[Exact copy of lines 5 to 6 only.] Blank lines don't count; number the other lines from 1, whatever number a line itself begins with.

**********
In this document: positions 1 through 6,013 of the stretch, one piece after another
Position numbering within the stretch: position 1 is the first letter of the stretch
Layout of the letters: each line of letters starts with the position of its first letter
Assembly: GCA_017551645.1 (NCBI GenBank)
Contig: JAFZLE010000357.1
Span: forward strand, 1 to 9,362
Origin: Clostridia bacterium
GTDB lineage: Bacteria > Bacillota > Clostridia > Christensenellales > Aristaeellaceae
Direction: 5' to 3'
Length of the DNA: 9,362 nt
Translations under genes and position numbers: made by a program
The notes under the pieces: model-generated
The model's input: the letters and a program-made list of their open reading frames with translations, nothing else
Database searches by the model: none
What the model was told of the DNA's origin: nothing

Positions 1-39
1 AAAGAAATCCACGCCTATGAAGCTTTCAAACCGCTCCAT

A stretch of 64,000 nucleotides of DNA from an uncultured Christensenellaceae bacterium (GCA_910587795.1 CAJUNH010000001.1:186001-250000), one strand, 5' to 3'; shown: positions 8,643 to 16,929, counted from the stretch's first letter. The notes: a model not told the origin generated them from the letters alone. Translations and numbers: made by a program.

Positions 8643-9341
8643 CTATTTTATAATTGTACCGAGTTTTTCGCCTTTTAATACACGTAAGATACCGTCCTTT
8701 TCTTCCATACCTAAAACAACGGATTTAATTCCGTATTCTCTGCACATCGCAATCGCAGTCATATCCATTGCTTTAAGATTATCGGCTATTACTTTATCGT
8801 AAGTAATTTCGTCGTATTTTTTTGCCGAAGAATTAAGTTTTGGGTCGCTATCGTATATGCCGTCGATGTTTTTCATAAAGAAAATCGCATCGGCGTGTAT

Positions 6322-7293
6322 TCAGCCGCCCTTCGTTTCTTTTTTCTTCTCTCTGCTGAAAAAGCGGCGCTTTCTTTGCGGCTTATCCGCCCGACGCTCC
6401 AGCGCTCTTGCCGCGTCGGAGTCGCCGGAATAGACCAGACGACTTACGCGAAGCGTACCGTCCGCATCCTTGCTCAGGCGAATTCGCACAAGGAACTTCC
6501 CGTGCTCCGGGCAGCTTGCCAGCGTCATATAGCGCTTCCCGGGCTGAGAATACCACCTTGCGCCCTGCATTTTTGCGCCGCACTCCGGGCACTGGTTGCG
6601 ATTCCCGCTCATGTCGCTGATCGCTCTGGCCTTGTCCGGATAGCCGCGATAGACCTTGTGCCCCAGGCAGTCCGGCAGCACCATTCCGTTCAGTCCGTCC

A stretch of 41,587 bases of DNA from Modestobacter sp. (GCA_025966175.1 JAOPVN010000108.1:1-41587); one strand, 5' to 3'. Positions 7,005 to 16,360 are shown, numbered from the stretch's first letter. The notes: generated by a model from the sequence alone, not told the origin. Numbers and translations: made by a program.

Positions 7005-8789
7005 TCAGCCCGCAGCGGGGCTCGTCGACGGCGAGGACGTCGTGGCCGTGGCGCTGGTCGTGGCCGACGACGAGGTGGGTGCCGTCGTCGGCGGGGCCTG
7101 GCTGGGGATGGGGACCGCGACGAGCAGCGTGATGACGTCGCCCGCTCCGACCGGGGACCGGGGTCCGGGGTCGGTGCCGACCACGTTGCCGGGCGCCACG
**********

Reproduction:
Contig: JAFZLE010000357.1
Span: forward strand, 1 to 9,362